René Descartes

Leonhard Euler

Pierre de Fermat

Carl Friedrich Gauss

Sophia Kowalewskaja

Leonardo da Vinci

Isaac Newton

Emmy Noether

Pythagoras of Samos

Bertrand Russell

François Vieta

Mandelbrot and Sierpinski

Thales von Milet


Books and Links



Dido's Problem



Smart Joe

Fuzzy Logic



Earl Bertrand Arthur William Russell

Earl Bertrand Arthur William Russell was born into the English upper class in 1872. He lived a very turbulant and long life, in which he broke down the foundation of logic, preached atheism, made acquaintances with famous people like Winston Churchill and D.H. Lawrence, visited the prison several times on behalf of his beleives, and wrote a huge bunch of books.

In his young years, he studied mathematics and later wrote a book together with another mathematician on the foundations of mathematics. In their book, for example, they printed a one page proof, just to prove that 1+1=2. While he was researching, he also found a paradox which today is called Russell's Set Paradox. This is how it works:

First, we make a distinction between two types of sets. The sets which contain themselves as a member and the sets which don't contain themselves as a member.

Let's look at an example: a pear belongs to the set of pears: the set of pears, however, doesn't belong to the set of pears; it is not a pear itself and therefore doesn't fullfill the criterion. This means that the set of pears is not a member of itself.

We now look at a different set, the set of everything which isn't a pear. In this set, you can find books, rats, or president Bush; all these members aren't pears and therefore fullfill the criterion. Since you will find everything in this set which isn't a pear, you will also find the set of pears and the set of everything which isn't a pear as members. That means that the set of everything that isn't a pear contains itself as member.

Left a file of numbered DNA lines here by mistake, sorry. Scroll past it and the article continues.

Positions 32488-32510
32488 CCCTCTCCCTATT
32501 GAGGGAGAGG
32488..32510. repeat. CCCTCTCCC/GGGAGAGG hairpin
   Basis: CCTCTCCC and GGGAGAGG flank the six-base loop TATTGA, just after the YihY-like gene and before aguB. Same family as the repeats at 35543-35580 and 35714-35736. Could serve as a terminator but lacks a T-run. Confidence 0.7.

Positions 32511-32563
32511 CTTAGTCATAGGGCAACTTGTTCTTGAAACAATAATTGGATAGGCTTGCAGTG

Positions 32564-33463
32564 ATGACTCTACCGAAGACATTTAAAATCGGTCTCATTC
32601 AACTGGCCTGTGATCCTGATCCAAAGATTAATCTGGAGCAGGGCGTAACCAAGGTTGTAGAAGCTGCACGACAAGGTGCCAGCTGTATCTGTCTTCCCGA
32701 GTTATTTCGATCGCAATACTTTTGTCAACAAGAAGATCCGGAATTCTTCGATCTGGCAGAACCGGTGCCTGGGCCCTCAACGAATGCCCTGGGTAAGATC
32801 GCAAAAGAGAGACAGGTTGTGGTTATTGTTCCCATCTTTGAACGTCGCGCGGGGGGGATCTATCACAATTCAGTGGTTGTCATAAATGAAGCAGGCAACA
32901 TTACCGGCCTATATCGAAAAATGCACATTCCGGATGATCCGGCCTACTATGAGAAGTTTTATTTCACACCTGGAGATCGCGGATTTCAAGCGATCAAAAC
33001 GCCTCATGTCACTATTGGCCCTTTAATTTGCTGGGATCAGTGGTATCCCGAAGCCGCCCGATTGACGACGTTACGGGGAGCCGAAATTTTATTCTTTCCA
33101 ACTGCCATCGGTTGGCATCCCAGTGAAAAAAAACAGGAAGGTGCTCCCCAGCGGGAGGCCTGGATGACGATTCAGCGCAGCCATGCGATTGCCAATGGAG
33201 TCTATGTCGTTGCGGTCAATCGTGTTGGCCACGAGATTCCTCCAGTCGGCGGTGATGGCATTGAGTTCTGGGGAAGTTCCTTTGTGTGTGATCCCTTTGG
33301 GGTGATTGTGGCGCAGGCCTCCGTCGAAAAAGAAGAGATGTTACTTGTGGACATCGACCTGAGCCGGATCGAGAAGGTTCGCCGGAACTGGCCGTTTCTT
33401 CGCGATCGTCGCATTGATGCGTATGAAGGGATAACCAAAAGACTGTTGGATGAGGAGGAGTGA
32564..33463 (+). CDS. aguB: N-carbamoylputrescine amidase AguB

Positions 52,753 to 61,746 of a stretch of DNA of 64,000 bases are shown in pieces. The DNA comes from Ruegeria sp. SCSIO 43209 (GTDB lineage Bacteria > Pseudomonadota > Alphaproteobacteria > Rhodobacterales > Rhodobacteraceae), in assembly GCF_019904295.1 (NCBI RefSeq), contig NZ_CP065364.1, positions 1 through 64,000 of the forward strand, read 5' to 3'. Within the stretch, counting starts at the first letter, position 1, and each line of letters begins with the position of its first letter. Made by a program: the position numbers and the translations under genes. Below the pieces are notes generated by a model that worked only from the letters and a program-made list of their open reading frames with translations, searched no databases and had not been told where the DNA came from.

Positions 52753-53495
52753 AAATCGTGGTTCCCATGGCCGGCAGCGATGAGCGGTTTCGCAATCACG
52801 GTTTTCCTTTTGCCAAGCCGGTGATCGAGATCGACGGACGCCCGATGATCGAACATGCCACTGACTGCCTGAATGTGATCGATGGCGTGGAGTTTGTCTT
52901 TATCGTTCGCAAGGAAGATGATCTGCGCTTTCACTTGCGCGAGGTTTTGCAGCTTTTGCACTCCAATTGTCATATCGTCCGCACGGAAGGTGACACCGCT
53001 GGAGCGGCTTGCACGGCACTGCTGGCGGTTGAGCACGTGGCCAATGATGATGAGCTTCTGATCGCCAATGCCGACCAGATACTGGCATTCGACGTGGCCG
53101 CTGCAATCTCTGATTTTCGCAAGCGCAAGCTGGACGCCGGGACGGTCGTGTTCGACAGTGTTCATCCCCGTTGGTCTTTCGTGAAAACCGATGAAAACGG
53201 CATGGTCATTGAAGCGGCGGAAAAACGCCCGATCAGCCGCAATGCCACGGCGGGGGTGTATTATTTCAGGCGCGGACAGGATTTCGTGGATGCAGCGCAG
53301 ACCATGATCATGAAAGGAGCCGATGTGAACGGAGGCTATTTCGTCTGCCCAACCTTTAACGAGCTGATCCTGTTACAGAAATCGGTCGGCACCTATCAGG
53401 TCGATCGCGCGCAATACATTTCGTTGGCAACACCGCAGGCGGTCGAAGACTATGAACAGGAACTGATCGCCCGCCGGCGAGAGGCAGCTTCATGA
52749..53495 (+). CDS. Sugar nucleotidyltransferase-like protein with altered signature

Russell went a step further and looked at the set of all sets which aren't members of themselves. So in this set, you will find the set of pears, the set of presidents, and many other sets. You won't find the set of everything which isn't a pear, since that set contains itself as a member and therefore doesn't fullfill the criterion. While Russell was looking at this set of sets which aren't members of themselves, he wondered if this set is a member of itself.

If it is a member of itself, it doesn't fullfill the criterion, so it can't be a member of itself.

On the other hand, if it isn't a member of itself, it does fullfill the criterion and therefore has to be a member of itself.

So when Russell found this paradox, he suddenly had a proof that logic, which he thought was the foundation of mathematics, couldn't hold for itself. Today we of course know that his paradox isn't a helpless case; if we use fuzzy logic we can very well get an answer. Russell, however, didn't know about fuzzy logic and was deeply disappointed by mathematics. He gave up mathematics, but that doesn't mean that he stopped turning the world upside down. Throughout his life, which was 97 years long, much too long actually for his adversaries, he kept preaching his ideas as loud and as often as he could. He wrote dozens of books, mathematical books, philosophical essays, novels, and even junk. By the time he died in 1970, he had not only started a whole new period in logic, but he also had a Nobel Prize for literature in his pocket. He is a famous example to show that people with a great talent for mathematics can also be great writers.

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